Department of Psychology
Master of Arts
The influence of authoritarianism, social dominance, and ingroup identification on ingroup favoritism and outgroup discrimination in a minimal group paradigm were investigated in this study. Possible effects of majority and minority group size interactions with these constructs were also examined. It has been previously shown that right-wing authoritarianism (Altemeyer, 1981) and social dominance orientation (Pratto, Sidanius, Stallworth, & Malle, 1994) influence ingroup favoritism and outgroup discrimination in Tajfel's (1978) minimal group paradigm (McFarland & Ageyev, 1992; Perrault & Bourhis, 1999; Sidanius, Pratto, & Mitchell, 1994). Majority and minority group status also influence behavior in minimal groups (Gerard & Hoyt, 1974; Otten, Mummendey, & Blanz, 1996; Sachdev & Bourhis, 1984; Simon & Brown, 1987). Based on motivational differences between authoritarianism and social dominance, individuals higher in authoritarianism were expected to display greater ingroup favoritism than those lower in authoritarianism, regardless of group size. Social dominance was expected to interact with group size such that individuals higher on this dimension in minority groups would identify less with the ingroup, as opposed to those in majority groups who would identify more, and display less favoritism toward the ingroup than those in majority groups. To create minimal groups, participants completed an estimation task and were told that their scores indicated they were either "overestimators" or "underestimators." Three conditions were established: Neutral (group size was unspecified), majority (one group was identified as being numerically large), and minority (one group was identified as being numerically small). Trait ratings (Thompson & Crocker, 1990) and Tajfel's (1978) resource allocation task were used to measure ingroup favoritism. Participants overall displayed ingroup favoritism on both dependent measures, although parity was used most on the Tajfel (1978) matrices. Neither authoritarianism, social dominance, nor any interaction between these constructs and group size significantly affected trait ratings. On the matrices, authoritarianism led to favoritism on only one of the six pull scores and did not interact with group size. Social dominance led those in the neutral condition to display greater ingroup favoritism. Contrary to predictions, social dominance led those in majority groups to select parity over favoritism, but did not affect those in minority groups. Finally, ingroup identification mediated the relationship between social dominance and ingroup favoritism on the trait ratings for those in neutral and minority groups, though not in the predicted direction. Those in minority groups gave more positive trait ratings to the ingroup rather than to the majority outgroup as their identification with the ingroup increased.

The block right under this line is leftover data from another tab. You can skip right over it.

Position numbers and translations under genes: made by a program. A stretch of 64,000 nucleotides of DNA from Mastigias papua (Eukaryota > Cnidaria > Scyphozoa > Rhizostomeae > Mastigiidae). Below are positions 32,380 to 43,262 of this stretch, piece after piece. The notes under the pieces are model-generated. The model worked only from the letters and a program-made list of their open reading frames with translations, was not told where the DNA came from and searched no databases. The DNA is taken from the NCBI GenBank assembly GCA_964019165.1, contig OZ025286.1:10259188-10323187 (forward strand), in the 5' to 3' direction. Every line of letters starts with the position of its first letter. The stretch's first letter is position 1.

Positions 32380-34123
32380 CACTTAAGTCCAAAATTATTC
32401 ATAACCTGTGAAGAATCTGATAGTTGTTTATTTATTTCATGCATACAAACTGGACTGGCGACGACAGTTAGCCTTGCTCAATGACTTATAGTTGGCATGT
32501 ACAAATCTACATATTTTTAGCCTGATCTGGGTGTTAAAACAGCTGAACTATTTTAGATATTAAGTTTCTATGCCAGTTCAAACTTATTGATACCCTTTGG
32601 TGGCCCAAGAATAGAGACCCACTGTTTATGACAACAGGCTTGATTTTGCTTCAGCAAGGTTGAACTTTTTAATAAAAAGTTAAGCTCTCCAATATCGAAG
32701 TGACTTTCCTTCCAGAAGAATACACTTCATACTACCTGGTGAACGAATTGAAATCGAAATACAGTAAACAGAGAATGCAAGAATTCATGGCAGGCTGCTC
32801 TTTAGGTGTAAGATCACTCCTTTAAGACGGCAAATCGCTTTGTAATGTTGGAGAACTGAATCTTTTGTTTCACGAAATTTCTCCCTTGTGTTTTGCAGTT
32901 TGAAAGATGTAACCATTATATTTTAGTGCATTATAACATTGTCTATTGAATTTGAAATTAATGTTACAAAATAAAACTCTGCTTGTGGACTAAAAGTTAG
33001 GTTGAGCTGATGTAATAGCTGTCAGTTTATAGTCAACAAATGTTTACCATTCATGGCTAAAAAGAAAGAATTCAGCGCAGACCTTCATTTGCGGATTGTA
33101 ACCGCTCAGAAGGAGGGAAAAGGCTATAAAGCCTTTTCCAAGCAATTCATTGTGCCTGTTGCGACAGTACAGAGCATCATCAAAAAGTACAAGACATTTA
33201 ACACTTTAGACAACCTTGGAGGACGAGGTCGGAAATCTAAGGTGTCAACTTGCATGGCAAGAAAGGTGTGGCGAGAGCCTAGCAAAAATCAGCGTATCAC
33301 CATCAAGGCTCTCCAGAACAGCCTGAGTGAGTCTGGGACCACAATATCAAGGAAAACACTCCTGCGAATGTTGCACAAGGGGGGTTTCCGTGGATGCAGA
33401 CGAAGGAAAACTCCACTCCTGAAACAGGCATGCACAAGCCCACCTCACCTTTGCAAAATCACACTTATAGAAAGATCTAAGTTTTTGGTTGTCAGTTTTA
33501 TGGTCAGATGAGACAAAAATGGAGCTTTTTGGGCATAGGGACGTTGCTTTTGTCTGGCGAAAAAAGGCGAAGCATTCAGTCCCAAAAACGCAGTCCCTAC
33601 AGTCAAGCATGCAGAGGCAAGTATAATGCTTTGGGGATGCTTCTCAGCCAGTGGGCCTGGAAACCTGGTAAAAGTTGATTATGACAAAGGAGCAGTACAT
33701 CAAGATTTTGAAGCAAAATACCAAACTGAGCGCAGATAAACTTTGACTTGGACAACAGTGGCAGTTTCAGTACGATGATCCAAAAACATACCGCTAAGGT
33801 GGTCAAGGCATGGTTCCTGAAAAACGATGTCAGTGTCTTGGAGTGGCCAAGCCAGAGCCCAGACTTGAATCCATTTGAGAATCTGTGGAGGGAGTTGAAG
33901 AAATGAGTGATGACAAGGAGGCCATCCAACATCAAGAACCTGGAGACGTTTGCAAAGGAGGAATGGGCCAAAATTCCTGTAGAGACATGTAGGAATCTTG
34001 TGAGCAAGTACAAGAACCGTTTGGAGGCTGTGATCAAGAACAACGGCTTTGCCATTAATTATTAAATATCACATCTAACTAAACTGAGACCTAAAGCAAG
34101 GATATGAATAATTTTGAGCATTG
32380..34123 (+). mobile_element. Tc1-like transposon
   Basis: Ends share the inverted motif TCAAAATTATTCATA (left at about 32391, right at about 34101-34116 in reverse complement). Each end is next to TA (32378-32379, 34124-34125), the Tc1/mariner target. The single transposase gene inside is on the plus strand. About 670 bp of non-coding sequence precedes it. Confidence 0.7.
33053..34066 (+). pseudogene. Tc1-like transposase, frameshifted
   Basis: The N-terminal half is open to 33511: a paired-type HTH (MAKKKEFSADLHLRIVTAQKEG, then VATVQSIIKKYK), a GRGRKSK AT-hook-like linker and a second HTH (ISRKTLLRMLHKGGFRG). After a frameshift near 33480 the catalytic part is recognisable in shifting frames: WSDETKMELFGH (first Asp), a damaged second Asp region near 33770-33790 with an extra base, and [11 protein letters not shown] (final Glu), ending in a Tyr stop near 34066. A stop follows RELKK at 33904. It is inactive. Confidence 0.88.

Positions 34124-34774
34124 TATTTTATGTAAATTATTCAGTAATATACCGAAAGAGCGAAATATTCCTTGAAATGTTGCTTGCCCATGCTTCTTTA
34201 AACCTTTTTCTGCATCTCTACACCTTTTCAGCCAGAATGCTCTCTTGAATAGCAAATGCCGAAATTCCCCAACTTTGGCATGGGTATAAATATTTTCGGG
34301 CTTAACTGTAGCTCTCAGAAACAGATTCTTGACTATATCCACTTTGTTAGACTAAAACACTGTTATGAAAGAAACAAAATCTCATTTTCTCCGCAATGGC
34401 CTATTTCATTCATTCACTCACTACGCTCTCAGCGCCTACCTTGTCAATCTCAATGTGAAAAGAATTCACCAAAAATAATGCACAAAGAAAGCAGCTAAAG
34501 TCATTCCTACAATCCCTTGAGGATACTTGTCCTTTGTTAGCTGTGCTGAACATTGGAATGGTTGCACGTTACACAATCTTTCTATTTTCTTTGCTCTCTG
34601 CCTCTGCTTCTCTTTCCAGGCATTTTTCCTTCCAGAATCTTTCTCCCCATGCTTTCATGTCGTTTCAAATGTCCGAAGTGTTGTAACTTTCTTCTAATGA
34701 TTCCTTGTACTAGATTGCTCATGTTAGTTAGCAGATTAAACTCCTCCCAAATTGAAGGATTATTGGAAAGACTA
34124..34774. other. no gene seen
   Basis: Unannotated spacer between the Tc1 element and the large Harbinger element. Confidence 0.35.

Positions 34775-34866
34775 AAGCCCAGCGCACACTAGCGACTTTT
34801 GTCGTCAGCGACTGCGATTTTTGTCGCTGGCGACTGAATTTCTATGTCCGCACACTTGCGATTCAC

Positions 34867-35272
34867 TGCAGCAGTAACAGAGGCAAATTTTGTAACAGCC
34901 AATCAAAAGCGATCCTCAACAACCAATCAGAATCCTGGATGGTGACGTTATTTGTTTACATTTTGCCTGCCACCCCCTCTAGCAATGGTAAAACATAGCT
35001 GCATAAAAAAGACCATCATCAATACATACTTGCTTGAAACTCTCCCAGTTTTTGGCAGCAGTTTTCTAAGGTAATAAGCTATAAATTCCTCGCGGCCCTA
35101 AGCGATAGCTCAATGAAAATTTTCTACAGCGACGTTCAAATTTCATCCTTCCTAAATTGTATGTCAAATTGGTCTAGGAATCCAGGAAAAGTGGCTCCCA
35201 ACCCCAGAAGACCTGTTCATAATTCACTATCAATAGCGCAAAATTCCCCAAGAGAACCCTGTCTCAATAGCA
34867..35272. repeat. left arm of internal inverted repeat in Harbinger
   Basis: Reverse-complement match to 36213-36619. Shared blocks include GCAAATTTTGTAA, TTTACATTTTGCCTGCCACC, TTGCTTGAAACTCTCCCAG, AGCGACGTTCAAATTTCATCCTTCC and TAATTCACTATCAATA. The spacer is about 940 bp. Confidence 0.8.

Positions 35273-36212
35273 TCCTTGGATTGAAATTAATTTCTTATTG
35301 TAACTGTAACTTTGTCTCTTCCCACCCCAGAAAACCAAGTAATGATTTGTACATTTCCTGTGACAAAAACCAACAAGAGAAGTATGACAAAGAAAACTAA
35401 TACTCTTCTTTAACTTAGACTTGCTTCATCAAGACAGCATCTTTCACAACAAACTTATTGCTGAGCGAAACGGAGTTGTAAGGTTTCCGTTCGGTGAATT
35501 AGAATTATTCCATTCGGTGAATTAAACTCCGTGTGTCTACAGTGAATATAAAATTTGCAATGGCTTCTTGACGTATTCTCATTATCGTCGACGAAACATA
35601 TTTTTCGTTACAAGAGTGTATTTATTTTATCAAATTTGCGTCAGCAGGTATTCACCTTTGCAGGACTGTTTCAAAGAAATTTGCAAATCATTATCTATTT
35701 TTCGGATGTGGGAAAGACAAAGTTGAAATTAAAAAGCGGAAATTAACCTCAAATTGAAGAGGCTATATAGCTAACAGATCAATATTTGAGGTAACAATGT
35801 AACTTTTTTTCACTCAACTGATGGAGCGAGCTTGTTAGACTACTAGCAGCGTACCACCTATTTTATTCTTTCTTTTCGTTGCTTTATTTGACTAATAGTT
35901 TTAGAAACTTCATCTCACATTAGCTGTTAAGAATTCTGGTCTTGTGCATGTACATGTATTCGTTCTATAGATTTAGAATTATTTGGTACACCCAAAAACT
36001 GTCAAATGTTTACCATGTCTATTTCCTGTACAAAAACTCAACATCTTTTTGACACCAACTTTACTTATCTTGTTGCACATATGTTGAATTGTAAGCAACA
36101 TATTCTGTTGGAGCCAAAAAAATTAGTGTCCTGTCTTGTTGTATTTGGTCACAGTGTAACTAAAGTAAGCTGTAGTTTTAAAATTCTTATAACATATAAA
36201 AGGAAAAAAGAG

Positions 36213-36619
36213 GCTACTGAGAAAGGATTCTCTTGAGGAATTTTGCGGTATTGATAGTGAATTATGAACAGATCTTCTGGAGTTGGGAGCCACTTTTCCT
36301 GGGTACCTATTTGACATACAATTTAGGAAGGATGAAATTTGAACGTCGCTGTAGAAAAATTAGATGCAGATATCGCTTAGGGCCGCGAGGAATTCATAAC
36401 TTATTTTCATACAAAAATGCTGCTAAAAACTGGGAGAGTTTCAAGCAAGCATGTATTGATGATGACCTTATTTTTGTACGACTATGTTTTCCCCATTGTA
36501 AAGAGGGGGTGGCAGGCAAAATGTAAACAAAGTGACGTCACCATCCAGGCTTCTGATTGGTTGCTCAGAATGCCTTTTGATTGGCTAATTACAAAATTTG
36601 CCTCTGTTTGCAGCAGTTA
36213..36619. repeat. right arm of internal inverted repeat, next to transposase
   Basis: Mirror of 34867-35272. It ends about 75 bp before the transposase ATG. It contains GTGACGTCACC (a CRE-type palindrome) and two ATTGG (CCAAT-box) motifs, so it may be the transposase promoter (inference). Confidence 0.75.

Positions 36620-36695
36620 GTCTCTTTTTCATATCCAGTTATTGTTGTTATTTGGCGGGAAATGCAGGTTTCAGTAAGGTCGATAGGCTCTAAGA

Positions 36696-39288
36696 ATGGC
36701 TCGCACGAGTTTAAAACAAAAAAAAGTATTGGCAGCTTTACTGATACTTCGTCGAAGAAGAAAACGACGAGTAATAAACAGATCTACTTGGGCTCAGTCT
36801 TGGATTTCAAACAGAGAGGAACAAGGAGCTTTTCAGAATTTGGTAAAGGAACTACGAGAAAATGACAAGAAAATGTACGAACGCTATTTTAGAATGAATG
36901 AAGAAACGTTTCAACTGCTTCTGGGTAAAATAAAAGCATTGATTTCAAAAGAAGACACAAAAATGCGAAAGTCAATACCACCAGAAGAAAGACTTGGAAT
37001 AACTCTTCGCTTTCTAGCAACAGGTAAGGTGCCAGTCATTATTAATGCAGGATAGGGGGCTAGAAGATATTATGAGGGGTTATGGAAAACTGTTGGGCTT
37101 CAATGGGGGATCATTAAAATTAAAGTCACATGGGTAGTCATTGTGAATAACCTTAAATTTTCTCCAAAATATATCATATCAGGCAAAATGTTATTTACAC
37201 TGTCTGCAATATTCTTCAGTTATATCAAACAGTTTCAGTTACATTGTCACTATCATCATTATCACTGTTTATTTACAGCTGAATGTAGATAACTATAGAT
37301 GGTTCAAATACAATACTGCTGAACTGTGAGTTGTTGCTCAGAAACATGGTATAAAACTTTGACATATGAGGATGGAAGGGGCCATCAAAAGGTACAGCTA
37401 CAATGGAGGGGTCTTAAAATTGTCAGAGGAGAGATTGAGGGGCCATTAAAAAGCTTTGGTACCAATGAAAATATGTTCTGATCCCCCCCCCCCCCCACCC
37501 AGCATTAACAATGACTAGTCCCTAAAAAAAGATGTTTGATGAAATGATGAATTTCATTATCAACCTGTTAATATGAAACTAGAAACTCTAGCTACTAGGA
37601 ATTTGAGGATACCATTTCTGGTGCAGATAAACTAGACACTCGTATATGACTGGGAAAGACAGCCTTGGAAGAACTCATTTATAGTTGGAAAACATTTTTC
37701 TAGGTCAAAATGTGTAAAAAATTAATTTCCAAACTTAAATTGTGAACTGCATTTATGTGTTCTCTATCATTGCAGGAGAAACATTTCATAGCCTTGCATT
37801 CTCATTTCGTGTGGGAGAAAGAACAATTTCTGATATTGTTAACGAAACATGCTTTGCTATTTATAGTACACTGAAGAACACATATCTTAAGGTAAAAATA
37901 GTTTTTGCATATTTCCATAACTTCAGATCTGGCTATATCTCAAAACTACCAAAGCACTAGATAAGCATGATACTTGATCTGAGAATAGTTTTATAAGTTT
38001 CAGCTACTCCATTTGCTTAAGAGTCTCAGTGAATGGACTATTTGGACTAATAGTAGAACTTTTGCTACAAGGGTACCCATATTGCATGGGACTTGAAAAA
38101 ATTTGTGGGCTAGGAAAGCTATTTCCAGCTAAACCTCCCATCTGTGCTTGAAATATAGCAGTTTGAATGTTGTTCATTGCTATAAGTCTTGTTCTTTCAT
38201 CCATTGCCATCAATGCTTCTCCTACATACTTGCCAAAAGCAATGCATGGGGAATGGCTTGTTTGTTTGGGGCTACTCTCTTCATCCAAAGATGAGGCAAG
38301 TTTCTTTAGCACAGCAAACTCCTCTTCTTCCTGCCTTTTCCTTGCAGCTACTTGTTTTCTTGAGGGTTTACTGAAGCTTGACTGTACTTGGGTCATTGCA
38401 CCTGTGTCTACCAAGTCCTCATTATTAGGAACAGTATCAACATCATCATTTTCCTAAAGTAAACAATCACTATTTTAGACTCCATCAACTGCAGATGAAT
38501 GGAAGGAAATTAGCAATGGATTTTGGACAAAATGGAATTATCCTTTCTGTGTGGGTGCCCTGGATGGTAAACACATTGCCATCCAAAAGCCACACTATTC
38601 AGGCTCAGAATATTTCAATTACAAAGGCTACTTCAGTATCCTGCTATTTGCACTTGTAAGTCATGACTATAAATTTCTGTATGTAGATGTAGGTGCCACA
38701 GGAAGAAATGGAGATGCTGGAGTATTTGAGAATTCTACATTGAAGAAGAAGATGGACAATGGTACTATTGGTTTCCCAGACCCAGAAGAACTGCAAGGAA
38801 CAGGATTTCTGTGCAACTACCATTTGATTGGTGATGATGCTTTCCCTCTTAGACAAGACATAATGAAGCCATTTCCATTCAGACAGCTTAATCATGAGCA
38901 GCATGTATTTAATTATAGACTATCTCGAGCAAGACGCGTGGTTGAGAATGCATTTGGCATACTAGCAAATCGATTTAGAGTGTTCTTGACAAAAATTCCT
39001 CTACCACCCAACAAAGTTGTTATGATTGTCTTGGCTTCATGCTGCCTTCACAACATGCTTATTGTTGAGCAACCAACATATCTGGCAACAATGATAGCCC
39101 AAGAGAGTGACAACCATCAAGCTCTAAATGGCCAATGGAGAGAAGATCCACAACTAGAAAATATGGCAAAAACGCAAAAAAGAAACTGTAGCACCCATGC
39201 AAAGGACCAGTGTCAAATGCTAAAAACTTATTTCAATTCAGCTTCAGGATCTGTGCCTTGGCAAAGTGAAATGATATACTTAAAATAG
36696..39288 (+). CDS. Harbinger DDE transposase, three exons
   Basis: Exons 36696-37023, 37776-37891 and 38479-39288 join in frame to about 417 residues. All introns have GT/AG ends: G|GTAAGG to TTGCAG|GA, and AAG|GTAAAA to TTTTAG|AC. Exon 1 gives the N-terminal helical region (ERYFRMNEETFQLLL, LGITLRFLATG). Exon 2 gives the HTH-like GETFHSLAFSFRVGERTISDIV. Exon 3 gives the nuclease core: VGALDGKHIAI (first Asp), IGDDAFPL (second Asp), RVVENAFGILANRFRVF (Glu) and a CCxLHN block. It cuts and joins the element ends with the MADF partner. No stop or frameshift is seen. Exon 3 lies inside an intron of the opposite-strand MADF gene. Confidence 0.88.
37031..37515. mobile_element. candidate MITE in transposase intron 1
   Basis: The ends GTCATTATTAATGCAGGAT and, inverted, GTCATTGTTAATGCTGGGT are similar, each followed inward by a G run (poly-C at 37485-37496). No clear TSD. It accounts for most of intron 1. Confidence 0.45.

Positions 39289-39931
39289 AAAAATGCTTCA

Psychology | Race and Ethnicity
Hillin, Suzanne, "Authoritarianism, Social Dominance Orientation, and Behavior in Majority and Minority Groups" (2000). Masters Theses & Specialist Projects. Paper 719.